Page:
Openplanmeetingfeatureplayroomcreativebrainstormingroleplayinggamingideating work place. It seems to work on many levels. Beanbag chairs.
These are the increasingly prevalent options for office spaces in the new economy and, though they do not necessarily fulfill the original idea of the third place, they successfully implement this concept for business purposes. Of course there is the argument that this sort of simulated cityscape, designed to keep people put and working with the premise of stimulating and inspiring each other, may actually starve and dehydrate “creativity”, as a corporate simcity can never come close to the diversity and improvisation of the real thing.
The disappearing third places are being replaced by virtual third places in the form of online chat rooms, instant messaging, the blogoshere and such. The phenomena of righteous Mega churches notwithstanding, the physical third places are whimpering away…
Starbucks? No, Starbucks is a not a third place, but a fourth place.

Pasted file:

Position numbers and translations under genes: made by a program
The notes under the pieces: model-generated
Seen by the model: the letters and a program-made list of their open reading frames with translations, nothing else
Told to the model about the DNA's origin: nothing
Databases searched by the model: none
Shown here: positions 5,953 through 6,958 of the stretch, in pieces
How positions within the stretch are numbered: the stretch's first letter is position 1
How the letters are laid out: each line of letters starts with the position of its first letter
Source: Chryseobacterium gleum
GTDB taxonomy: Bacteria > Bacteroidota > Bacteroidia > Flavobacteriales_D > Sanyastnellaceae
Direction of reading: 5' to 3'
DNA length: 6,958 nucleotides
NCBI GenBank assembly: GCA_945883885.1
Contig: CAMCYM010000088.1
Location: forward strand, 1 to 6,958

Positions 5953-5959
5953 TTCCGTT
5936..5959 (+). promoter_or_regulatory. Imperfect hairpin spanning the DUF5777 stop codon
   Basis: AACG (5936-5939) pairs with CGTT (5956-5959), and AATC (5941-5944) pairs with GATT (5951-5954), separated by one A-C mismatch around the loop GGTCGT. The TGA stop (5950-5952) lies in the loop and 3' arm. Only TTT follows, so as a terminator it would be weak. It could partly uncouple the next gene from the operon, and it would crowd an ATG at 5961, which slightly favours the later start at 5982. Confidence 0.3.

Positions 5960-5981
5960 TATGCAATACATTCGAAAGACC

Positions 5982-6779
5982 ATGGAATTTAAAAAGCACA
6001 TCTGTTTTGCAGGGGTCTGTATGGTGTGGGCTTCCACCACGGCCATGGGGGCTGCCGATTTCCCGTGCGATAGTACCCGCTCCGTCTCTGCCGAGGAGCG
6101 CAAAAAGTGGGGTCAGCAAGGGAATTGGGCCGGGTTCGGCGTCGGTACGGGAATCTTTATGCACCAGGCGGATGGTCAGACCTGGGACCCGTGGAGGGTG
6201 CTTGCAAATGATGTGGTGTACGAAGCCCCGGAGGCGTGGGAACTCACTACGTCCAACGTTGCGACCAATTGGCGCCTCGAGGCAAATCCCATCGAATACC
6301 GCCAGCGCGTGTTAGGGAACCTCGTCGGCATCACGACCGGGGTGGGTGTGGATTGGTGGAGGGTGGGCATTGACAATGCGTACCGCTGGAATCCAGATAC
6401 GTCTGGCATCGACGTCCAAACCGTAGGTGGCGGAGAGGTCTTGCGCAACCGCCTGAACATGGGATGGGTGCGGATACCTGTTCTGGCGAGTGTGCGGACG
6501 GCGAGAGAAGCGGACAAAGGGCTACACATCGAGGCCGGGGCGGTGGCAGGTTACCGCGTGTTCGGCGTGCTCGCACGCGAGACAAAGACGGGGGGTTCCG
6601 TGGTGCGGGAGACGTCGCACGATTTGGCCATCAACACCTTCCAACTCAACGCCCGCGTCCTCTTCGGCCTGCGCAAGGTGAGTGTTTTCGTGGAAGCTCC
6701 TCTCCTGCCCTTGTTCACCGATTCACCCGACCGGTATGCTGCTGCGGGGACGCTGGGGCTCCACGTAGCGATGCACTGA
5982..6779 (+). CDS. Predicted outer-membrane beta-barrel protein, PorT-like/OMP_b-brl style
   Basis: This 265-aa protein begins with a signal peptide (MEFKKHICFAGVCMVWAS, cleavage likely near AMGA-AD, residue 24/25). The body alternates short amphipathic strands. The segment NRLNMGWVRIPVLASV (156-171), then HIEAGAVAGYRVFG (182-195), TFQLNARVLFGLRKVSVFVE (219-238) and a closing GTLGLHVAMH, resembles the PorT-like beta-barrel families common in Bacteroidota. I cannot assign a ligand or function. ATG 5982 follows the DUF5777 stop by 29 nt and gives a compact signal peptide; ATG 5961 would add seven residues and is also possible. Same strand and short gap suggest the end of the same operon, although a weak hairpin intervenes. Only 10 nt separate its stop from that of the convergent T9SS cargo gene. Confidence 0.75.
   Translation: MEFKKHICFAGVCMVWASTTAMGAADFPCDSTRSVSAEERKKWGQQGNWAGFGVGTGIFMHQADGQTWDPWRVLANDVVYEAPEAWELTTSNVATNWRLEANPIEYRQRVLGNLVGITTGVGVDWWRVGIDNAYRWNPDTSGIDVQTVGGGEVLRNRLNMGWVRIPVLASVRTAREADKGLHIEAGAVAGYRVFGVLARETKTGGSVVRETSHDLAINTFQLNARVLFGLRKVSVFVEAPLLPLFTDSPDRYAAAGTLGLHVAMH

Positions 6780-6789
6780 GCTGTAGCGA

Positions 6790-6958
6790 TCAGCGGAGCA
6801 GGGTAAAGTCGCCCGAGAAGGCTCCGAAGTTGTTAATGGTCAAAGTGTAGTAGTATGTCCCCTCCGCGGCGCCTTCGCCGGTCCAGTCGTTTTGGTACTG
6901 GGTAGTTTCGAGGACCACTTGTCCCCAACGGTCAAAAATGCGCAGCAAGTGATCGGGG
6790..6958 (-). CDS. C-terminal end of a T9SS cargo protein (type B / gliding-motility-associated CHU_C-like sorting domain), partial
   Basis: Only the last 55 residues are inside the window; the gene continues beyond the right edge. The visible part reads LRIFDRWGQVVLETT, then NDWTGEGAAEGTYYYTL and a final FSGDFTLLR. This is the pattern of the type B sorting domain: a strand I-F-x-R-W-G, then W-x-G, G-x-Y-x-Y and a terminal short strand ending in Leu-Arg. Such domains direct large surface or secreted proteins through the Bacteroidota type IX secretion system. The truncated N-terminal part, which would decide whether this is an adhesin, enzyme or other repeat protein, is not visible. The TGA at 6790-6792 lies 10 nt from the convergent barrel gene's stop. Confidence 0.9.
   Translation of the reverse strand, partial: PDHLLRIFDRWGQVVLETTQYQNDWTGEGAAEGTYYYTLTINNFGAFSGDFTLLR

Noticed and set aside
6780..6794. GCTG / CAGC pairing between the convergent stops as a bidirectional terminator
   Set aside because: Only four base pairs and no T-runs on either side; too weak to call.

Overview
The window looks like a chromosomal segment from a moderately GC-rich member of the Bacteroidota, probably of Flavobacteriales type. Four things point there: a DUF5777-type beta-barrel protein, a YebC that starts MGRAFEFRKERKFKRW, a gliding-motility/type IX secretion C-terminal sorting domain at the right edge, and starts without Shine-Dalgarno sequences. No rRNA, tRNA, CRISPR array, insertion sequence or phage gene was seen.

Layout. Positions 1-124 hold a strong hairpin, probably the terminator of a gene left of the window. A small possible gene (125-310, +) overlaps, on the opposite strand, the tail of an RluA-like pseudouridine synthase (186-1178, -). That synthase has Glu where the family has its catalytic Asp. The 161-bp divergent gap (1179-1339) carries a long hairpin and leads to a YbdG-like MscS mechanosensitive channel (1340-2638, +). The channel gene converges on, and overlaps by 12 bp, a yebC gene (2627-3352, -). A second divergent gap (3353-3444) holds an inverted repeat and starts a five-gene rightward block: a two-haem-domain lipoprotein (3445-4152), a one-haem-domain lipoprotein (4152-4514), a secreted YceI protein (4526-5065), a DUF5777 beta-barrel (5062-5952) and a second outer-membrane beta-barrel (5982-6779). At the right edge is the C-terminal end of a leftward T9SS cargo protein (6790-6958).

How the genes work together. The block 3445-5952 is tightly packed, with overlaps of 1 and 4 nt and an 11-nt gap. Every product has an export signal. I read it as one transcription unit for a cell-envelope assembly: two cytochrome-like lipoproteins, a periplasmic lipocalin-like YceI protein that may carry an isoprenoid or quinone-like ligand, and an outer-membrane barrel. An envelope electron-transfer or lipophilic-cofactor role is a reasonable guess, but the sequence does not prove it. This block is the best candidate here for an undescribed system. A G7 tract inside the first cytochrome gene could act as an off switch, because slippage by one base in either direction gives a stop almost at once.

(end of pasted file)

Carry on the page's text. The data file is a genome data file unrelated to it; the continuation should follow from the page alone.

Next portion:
Starbucks is not a meeting place for communication and exchanging ideas. No French revolution will come out of a Starbucks. Starbucks is a place people go to be alone in public. Like walking around the city with an ipod in your ears. Like sitting in an airplane and working.
Many people do their best work in airplanes. One friend said: “I sit there and work and as long as they keep bringing me food, I work well, isolated and focused.” Jean Nouvel once said he did his best work in bed. I work best wet. By the pool, in a sauna, on the beach, in the bathtub. Awaiting the WI-FI’d underwater ibook with Intel inside. My labor productivity will skyrocket.
In the globally connected economy, everyone is effectively working 24/7.